Changes in behavior are often the impetus for speciation. Olfactory discrimination has played a key role in the ecologically differentiating apple and hawthorn infesting host races of the apple maggot fly, Rhagoletis pomonella (Walsh). Because Rhagoletis flies mate only on or near the fruit of their host plants, differences in fruit odor preference directly translate into mate choice and pre-zygotic reproductive isolation (RI), thus potentiating rapid divergence. However, little is known little about the neurological and genetic basis of host choice generating RI.
The objective of Chapter 2 of my dissertation was to determine how the neurosensory systems of apple and hawthorn flies differ to potentially affect fruit odor discrimination. Peripheral electrophysiology revealed that in both races there are two specific, colocalized olfactory sensory neurons (OSNs) sensitive to two critical behaviorally active volatiles emitted by ripe hawthorn (3-methyl-1-butanol) and apple (butyl hexanoate) fruit.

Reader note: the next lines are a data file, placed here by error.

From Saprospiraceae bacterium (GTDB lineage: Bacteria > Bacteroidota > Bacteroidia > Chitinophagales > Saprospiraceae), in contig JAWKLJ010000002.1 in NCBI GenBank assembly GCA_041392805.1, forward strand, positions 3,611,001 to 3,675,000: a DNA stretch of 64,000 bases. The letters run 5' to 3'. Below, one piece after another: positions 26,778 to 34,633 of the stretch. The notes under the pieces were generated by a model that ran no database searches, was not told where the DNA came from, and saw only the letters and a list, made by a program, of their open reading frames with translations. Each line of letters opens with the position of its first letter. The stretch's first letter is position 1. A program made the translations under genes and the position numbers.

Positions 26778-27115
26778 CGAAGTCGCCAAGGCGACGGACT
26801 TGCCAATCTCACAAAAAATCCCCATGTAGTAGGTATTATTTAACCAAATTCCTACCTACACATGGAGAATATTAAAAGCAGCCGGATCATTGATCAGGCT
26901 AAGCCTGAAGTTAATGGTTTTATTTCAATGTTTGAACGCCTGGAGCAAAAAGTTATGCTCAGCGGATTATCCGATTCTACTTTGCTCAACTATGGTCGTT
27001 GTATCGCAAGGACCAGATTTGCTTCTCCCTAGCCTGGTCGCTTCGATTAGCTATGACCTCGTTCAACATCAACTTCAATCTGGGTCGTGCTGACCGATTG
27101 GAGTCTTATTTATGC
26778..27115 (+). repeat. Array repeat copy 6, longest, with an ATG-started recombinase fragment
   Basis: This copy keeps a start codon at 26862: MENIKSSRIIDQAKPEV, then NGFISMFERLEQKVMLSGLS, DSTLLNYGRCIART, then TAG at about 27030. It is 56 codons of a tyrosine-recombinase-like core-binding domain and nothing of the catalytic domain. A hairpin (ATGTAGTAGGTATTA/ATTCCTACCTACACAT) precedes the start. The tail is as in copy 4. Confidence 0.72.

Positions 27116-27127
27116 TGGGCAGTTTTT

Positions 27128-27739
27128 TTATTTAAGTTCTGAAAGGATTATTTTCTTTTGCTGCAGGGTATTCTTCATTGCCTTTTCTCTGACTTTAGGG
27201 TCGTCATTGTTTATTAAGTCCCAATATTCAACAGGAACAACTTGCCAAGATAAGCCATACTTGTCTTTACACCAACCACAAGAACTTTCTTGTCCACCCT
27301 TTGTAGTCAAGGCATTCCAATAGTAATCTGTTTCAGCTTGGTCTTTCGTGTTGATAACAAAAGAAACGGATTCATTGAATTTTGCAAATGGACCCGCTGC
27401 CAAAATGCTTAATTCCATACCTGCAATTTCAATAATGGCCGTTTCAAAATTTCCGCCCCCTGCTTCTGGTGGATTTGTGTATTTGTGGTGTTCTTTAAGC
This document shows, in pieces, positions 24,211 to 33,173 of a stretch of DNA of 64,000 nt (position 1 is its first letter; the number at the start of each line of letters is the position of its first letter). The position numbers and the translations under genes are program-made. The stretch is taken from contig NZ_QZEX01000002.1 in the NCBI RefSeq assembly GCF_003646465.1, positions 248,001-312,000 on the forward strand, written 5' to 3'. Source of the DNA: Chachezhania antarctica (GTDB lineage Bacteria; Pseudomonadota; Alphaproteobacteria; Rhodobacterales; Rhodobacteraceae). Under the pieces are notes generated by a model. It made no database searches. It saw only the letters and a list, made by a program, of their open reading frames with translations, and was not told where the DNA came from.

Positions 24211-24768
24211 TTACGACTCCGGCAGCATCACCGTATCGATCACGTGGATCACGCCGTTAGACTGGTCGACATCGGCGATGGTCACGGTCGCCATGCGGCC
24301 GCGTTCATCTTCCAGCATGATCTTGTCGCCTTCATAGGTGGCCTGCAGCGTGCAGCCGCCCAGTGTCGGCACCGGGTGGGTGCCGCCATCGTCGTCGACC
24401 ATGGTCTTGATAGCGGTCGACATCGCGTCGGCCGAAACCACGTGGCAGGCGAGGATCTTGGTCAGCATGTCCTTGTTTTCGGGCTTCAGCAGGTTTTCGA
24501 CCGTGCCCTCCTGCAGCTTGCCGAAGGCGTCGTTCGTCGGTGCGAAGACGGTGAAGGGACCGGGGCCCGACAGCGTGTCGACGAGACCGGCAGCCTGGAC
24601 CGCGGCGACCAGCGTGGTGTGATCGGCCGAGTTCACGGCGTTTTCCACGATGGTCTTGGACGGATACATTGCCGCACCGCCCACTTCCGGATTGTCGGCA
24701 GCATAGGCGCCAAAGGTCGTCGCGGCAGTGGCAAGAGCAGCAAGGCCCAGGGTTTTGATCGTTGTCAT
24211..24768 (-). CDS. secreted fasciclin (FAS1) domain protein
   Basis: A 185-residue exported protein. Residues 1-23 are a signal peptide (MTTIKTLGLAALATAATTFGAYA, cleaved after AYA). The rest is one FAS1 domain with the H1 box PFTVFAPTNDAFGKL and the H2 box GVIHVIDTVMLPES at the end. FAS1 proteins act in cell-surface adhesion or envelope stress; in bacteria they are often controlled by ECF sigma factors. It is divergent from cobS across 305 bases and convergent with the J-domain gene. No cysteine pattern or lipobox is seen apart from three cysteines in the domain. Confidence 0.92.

In Chapter 3, optical imaging, immunohistochemical, morphological, and electrophysiological techniques performed on apple and hawthorn flies implied that a reversal in the neurological processing of 3-methyl-1-butanol and butyl hexanoate occurs between the host races at the first synapse of the olfactory system, the antennal lobe.
In Chapter 4, I attempted to resolve the genetic architecture of host fruit odor discrimination based on a genome wide association (GWA) study. Apple and hawthorn flies phenotyped for their odor preference in a flight tunnel were then genotyped by restriction site associated DNA sequencing for 17, 567 single nucleotide polymorphisms (SNPs). No SNP displayed a significant association with behavior after correcting for multiple comparisons. I discuss whether host fruit odor discrimination is polygenic or due to large effect loci not detected in the GWA due to issues in phenotyping or marker coverage.
In conclusion, my research advanced the study of speciation in R. pomonella by revealing a potentially key aspect of the neurophysiology contributing to differential host choice. While questions remain concerning the genetics of host fruit odor discrimination in this system, studies synthesizing results from neurobiology, genetics, and ecology with evolutionary biology will continue to reinforce the central role that behavior plays in the origins of new species.